such that the last r coefficients of S′ In another aspect the invention provides a method for incorporating a storage device block address into a codeword so that upon readback from the storage device a block address error is distinguishable from an uncorrectable data error and the block address can be recovered from the readback data. This method includes steps of:prepending block address information to free positions at the beginning of a cyclic codeword; computing parity on the basis of both the block address information and user data; during a write operation, writing the user data and the computed parity to the storage device but not writing the block address to the storage device; during a read operation, reading the user data and the computed parity from the storage device and computing syndromes for or based on the user data and the computed parity with prepended estimated block address information; calculating error vector based on the syndromes and if there are non-zero components in the positions corresponding to the prepended block address correcting the block address to recover a correct block address. Another aspect of the invention provides an error correcting code encoder/decoder apparatus that includes: a parity/syndrome generator for generating parity during an encoding operation and syndromes during a decoding operation; a polynomial multiplier for multiplying m address symbols by a set of multiplier symbols to generate a sequence of product symbols that are equal to the sum of a first sequence and a second sequence wherein the last r coefficients of the first sequence are zero and the degree of the second sequence is one less than the number of parity symbols; a first adder adding the first sequence to the data sequence prior to generating a first parity sequence for the sum of the data sequence plus the first sequence during a data transmission phase for the first k symbols of the codeword; and a second adder adding the second sequence directly to the first parity sequence during a parity transmission phase for a number of symbols at the end of the codeword to generate the final parity sequence. The inventive method may be practiced where the cyclic code comprises a systematic cyclic Reed-Solomon code. In another aspect, the invention provides an apparatus for generating a parity symbol sequence of a code. The apparatus includes: a multiplier circuit for multiplying a sequence representing an m symbol address by a set of multiplier symbols to generate a first sequence of product symbols that is equal to the sum of a first sequence and a second sequence wherein the last r coefficients of the first sequence are zero and the degree of the second sequence is one less than the number of parity symbols; a first adder for adding the first sequence of product symbols to a data sequence having k data symbols prior to generating a first parity sequence for the sum of the data sequence plus the first sequence during a data transmission phase for the first k symbols of the codeword; and a second adder for adding the second sequence directly to the first parity sequence during a parity transmission phase for a number of symbols at the end of the codeword to generate the final parity sequence. In another aspect the apparatus for generating a parity symbol sequence of a code further includes: the sequence representing the m-symbol address comprises a sequence of values as coefficients of a polynomial representation of an m-symbol block address L(x); the sequence of k data symbols comprises a sequence of values as coefficients of a polynomial representation of data D(x) having k symbols; the sequence of multiplier symbols comprises coefficients of a polynomial of the form R(x)=x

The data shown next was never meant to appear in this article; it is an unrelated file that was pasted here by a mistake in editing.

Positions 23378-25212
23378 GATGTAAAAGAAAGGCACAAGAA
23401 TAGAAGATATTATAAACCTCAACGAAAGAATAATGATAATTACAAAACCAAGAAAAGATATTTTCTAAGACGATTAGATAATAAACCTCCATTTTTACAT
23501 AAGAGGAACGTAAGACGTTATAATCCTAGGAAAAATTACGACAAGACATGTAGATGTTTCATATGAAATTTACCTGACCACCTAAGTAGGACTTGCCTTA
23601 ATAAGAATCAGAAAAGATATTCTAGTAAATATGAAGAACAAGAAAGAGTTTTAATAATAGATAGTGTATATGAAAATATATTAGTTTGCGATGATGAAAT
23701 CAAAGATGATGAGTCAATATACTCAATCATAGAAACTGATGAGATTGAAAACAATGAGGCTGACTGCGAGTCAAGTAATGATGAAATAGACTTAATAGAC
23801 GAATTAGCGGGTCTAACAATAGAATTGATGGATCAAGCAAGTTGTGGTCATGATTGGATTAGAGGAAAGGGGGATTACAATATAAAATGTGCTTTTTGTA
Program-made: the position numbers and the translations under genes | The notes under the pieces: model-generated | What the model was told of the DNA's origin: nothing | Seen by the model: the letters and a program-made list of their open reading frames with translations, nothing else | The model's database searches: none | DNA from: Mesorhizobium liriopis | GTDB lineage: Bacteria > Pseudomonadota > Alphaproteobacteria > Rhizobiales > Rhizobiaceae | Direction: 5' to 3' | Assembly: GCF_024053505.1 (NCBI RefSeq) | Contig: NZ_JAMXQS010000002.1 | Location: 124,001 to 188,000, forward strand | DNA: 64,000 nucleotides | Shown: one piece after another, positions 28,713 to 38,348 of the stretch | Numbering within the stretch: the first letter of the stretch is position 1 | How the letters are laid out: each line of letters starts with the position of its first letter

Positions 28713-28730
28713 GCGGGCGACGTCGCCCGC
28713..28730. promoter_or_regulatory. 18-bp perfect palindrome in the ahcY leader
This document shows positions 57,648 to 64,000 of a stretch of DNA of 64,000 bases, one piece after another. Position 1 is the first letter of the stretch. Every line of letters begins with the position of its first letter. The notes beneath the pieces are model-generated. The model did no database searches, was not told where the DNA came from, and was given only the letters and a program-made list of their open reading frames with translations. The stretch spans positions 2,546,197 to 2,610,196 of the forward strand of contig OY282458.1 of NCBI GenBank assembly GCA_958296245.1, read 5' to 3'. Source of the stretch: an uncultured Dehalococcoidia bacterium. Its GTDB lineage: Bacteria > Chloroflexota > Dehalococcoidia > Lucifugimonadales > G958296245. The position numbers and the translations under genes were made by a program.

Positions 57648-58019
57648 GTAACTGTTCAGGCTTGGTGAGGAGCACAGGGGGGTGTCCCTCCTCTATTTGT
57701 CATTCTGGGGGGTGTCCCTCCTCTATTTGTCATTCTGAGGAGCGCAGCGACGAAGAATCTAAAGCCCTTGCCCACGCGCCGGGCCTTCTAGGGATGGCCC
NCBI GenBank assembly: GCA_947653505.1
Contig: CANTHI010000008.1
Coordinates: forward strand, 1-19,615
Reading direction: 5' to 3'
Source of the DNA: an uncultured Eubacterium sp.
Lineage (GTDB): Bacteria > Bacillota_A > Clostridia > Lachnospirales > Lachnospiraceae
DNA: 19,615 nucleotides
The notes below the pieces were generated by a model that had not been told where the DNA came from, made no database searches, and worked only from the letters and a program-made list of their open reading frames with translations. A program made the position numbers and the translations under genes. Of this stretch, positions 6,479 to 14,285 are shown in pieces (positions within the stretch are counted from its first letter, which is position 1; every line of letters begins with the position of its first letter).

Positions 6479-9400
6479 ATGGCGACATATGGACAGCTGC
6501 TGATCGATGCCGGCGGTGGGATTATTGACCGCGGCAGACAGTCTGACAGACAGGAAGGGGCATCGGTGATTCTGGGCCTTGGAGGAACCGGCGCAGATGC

such that the last r coefficients of S For those workers having ordinary skill in the art, it will be clear from the context that certain arithmetic operations are modulo 2, while other aritmetic operations are regular non-modulo operations. It is to be understood that even though numerous characteristics and advantages of various embodiments of the present invention have been set forth in the foregoing description, together with details of the structure and function of various embodiments of the invention, this disclosure is illustrative only, and changes may be made in detail, especially in matters of structure and arrangement of parts within the principles of the present invention to the full extent indicated by the broad general meaning of the terms in which the appended claims are expressed. For example, the particular elements may vary depending on the particular application for the ECC encoder/decoder, data storage system, or computer while maintaining substantially the same functionality without departing from the scope and spirit of the present invention. In addition, although the preferred embodiment described herein is directed to a ECC encoder/decoder for a data storage system having an ECC encoder/decoder and polynomial multiplier, it will be appreciated by those skilled in the art that the teachings of the present invention can be applied to other systems, like generic data storage devices and systems, data transmission devices and systems, or communication systems, without departing from the scope and spirit of the present invention. All publications, patents, and patent applications mentioned in this specification are herein incorporated by reference to the same extent as if each individual publication or patent application was specifically and individually indicated to be incorporated by reference. Patent Citations